Veeam Reporter provides insight into your vSphere environments

Virtualization expert Rick Vanover dives into Veeam Reporter's free edition, which provides useful management and reporting to a virtualized infrastructure.

There is no shortage of good tools to help administrators monitor and manage virtualized environments. One of those tools is Veeam Reporter, which has a number of new features in the 4.0 release.

In a previous TechRepublic column, I mentioned using Veeam Reporter 4 to track changes when they happened automatically. In this tutorial, I walk you through installing Veeam Reporter and getting useful information for your vSphere environment.

Installing Veeam Reporter

Veeam Reporter is a free download, but you are required to register on the Veeam website. (The registration does not accept openly public email address domains, so use a "business" email address.) The installation requires some basic components, including a VMware vSphere 4 or a VMware Virtual Infrastructure 3 (VI3) installation and a Veeam Reporting Server, which has these system requirements:

  • A basic Windows system (Windows 2003/Windows 2008/Windows XP/Windows 7)
  • .NET 3.5 Framework or higher
  • IIS 5.1 or higher
  • Access to a SQL database (can be a remote database server or local SQL Express)
Just selecting the IIS role on Windows Server 2008 R2 systems will require an additional step. Figure A shows the additional check boxes on the role that will need to be added to install Veeam Reporter. Figure A

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During the installation, you'll see several options for the application. The first significant option is to either install a license file or leave the option blank to function in the free model. The free functionality level has limited but powerful functionality, and it is a great way to see if the information is relevant to your environment.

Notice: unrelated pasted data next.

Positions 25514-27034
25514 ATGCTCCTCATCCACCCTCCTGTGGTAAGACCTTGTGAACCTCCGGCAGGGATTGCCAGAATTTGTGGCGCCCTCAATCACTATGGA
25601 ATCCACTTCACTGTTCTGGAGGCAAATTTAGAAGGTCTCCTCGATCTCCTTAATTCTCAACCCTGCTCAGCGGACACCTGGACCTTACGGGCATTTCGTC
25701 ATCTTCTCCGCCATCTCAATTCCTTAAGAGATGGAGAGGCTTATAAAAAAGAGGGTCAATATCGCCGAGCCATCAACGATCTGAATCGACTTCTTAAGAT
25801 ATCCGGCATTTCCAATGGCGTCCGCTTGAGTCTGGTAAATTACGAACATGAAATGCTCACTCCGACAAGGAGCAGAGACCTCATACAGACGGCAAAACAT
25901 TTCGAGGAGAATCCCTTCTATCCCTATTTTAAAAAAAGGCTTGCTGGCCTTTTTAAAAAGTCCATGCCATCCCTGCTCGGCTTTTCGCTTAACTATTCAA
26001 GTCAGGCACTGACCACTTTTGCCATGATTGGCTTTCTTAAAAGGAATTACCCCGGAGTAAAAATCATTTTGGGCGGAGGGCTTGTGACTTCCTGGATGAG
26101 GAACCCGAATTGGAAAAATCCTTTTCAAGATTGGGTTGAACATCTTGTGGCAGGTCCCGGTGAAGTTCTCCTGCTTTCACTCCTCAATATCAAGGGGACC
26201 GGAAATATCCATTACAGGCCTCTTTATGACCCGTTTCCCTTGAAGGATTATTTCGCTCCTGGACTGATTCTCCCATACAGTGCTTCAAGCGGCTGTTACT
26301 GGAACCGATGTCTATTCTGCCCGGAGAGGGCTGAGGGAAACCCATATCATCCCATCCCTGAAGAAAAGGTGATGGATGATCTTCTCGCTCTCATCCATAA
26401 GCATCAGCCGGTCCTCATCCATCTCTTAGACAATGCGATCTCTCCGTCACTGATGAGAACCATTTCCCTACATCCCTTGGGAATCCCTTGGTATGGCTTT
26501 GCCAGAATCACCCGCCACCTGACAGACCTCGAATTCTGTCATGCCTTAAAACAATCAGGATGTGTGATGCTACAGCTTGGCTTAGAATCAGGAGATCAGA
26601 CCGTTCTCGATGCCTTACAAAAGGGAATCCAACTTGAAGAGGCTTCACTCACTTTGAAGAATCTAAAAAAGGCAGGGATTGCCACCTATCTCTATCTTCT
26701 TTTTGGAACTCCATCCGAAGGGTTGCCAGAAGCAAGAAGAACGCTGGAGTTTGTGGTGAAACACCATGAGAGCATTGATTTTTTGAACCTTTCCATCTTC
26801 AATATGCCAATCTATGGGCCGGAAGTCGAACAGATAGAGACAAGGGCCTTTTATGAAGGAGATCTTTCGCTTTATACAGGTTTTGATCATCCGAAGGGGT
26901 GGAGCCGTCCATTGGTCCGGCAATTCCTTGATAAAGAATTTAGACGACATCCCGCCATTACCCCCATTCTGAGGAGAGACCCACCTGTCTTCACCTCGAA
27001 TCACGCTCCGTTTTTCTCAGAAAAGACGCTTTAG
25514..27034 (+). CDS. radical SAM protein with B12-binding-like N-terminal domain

The next important option you have is to either install a local copy of SQL Server Express to house the Veeam Reporter database or point to an existing database resource. In most situations, I try to use a centralized database server and create a DNS CNAME for the application's connectivity. Figure B shows a DNS CNAME entered for the database connectivity (note the ping to resolve the database server). Figure B

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The installation will then present you with the option to configure the Veeam Reporter website port. By default, it runs on port 1239 (TCP) for a default installation. The installed product is accessible as a web application, and it would be best suited to be run from a remote system.

Before we can view usable data, the vCenter Server(s) will need to be added to the Veeam Reporter configuration. Click the Configuration link after going to the Veeam Reporter's web interface and add a vCenter Server (Figure C). Figure C

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Once the first vCenter Server system is added, the collection job is defined with its interval -- this will alert vSphere administrators of changes to the virtualization environment. After establishing the vCenter connectivity, setting a job collection interval, and providing SMTP information, Veeam Reporter will provide providing usable information via email and internal reports. There is a Veeam Reporter viewer to view the native .VMR file format. Figure D shows one of the reports generated by the installation to this point. Figure D

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As you can see, it's possible to generate useful information with Veeam Reporter's free edition. This can be performed entirely outside of vCenter, which may be preferred if working with external parties, or network connectivity does not exist.

In my next blog post on Veeam Reporter's free edition, I'll go through a few configurations that are most useful to vSphere and VI3 administrators. Stay tuned!

If you have installed Veeam Reporter, what are the most useful reports that you have created with the tool? Let us know in the discussion.